The introduction of GST has slightly dampened the ‘brand value’ of other taxes such as Income Tax. This can be attributed to the fact that almost everyone’s attention is on GST. The government also appears to be more focused on GST as they have already been there and done what they had to do with other taxes. Evidence of this can be seen in the fact that the government has now taken to branding GST forms with names that they were assigning to Income Tax forms. At the recent meeting of the GST Council, a decision was taken to name two returns that will be filed by small taxpayers as Sahaj and Sugam. These small taxpayers have an option to file Sahaj and Sugam every quarter, depending on whether their supplies are business-to-business or business-to-consumer.
Upload, Lock, Pay
Ever since the concept of matching of invoices faded into oblivion, the government has been saying that another version of the concept is being developed. Broad outlines of this version were published after the Council meeting. All taxpayers, excluding small taxpayers and a few exceptions like input service distributors, have to file one monthly return. It is being stated that the return is simple, with two main tables — one for reporting outward supplies and one for availing input tax credit based on invoices uploaded by the supplier.
Invoices can be uploaded continuously by the seller and can be continuously viewed and locked by the buyer for availing input tax credit. This process would ensure that a very large part of the return is automatically filled based on the invoices uploaded by the buyer and the seller. Simply put, the process would be “Upload-Lock–Pay” for most taxpayers. They would have the facility to create their profiles based on the nature of supplies made and received.
The fields of information which a taxpayer would be shown and would be required to fill in the return would depend on his profile. Taxpayers who have not made purchases or sales would be allowed to file their returns through SMS. The new return design provides facility for amendment of invoice and other details filed in the return. The amendment will be carried out by filing of a return called ‘amendment return’. Payment could be made through the amendment return to help save interest liability for taxpayers.
The GST Council stated that 93% (a statistic that should be taken with some scepticism) of the taxpayers have a turnover of less than Rs 5 crore and these taxpayers would benefit substantially from the simplification measures proposed, improving their ease of doing business. It went on to say that even the large taxpayers would find the design of new returns quite user-friendly. While the ULP (Upload, Lock, Pay) technique sounds good, the government should ensure that there is no denial of input tax credit due to technical issues that taxpayers may face.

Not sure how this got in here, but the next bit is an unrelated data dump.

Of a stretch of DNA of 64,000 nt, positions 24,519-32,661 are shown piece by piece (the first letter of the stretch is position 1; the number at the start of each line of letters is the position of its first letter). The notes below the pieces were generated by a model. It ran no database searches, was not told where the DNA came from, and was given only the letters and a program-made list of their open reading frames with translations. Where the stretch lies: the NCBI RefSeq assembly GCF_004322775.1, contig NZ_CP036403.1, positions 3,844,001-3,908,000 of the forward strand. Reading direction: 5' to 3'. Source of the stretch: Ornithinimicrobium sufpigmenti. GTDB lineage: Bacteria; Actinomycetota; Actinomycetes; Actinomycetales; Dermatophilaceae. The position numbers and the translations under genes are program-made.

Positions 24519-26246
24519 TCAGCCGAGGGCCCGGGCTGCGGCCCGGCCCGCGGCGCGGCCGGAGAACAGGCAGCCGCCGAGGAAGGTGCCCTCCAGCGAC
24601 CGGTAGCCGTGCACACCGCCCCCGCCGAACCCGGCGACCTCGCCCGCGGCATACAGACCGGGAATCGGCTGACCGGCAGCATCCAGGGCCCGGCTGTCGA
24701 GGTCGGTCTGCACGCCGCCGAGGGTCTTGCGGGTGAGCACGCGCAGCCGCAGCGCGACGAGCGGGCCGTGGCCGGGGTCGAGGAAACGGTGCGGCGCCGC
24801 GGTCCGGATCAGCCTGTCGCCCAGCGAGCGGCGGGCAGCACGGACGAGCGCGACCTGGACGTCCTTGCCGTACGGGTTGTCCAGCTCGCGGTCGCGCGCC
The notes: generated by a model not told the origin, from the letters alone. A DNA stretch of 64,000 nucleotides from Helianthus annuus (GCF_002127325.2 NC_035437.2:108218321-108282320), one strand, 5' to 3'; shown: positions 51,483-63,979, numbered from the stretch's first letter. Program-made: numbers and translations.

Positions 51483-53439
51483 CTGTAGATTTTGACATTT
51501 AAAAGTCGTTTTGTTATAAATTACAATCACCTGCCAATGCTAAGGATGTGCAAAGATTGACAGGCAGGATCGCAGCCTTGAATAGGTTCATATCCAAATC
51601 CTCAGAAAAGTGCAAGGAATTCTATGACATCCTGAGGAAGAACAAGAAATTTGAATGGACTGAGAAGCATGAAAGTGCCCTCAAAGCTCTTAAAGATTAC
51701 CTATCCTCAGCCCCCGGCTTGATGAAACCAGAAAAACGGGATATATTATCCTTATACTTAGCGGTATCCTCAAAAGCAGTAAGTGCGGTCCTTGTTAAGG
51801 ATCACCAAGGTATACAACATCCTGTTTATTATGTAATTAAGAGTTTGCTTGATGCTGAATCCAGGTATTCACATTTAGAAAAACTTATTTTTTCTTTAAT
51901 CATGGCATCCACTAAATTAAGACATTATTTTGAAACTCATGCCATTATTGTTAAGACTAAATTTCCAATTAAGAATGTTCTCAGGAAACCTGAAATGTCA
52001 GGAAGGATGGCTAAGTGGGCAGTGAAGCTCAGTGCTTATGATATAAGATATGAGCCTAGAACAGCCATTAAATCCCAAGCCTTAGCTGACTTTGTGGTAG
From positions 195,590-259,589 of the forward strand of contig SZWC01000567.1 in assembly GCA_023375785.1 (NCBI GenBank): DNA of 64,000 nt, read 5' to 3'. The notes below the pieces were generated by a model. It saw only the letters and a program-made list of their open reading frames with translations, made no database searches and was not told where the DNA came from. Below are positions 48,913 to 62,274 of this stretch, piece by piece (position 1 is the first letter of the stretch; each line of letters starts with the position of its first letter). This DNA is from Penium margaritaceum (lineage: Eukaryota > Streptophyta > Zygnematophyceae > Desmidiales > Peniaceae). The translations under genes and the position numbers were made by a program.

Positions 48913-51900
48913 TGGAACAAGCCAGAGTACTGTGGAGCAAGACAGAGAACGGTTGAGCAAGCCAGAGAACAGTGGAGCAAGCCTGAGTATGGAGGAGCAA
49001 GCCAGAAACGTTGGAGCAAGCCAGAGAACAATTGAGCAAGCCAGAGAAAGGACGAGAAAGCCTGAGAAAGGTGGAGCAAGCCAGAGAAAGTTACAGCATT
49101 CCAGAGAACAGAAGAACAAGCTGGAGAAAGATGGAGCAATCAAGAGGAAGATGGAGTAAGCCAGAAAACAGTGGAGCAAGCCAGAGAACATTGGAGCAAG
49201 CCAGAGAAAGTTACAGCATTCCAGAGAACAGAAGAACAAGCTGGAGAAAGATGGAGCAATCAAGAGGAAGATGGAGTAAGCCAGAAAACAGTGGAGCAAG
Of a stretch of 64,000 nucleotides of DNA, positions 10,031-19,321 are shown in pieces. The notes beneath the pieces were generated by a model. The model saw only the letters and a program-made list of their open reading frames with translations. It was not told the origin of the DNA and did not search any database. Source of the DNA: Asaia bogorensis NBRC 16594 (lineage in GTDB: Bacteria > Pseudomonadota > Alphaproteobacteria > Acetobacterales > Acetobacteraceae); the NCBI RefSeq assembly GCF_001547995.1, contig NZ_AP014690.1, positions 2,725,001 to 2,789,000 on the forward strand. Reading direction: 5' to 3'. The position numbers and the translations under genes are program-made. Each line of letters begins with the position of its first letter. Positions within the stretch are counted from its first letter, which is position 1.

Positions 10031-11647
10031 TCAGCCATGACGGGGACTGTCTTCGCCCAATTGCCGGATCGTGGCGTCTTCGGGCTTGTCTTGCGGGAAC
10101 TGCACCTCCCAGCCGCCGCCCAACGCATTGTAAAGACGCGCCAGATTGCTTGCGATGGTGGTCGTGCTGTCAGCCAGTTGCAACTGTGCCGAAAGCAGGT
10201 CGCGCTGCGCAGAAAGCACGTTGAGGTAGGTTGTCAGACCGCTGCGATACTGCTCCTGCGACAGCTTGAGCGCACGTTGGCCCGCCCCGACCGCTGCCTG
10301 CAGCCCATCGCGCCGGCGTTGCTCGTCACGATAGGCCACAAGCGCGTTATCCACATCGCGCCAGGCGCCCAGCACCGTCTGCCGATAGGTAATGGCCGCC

The proposals relating to returns should be welcomed as they fix two major lacunae in the present system of filing — no counter-check on availing input tax credit; and, the inability to revise a return once filed to correct unintended mistakes. It is being proposed that the revision of the return will happen through an amendment return and tax would be filed on the basis of the amendment return. The notification that will launch the new proposals for filing of returns should also clarify how many times the amendment return can be filed. Ideally, the taxpayer should be permitted to revise his return only once.
Input tax credit
The scope of input tax credit is being widened, and it would now be made available in respect of most activities or transactions specified in Schedule III, motor vehicles for transportation of persons having seating capacity of more than 13 (including driver), vessels and aircraft, motor vehicles for transportation of money for or by a banking company or financial institution, services of general insurance, repair and maintenance of motor vehicles, vessels and aircraft on which credit is available and goods or services that are obligatory for an employer to provide to employees.
While these relaxations are welcome, artificial restrictions to avail credit still continue due to the habit of picking and choosing services, which the lawmakers have turned into a fine art. For instance, why should owners of motor vehicles with seating capacity of less than 13 be denied credit? How did the lawmakers come up with this magic number of 13?
The term “goods or services which are obligatory for an employer to provide to its employees, under any law for the time being in force” is obviously meant for units registered under the Factories Act, who are bound by that Act to provide facilities to employees, such as maintaining a canteen, etc. This is bound to lead to litigation because input tax credit is being denied to some entities just because they do not fall within the ambit of another law.
Instead of cherry picking over the seating capacity of vehicles, the GST Council should think of a negative list of items on which credit would not be permitted. The list should be small and apply to all entities, irrespective of industry.
A welcome clause is the proposal that in case the recipient fails to pay the due amount to the supplier within 180 days from the date of issue of invoice, the input tax credit availed by the recipient will be reversed, but liability to pay interest is being done away with.
The proposed amendments give hope that the GST laws are stabilising and the government is open to amending the law to remove inconsistencies. The GST Council should also sensitise taxpayers on the actual GST collections vis-à-vis the previous tax regime. That would give some comfort to the taxpayers that the changes being made are not temporary.
(The writer is a Bengaluru-based tax expert)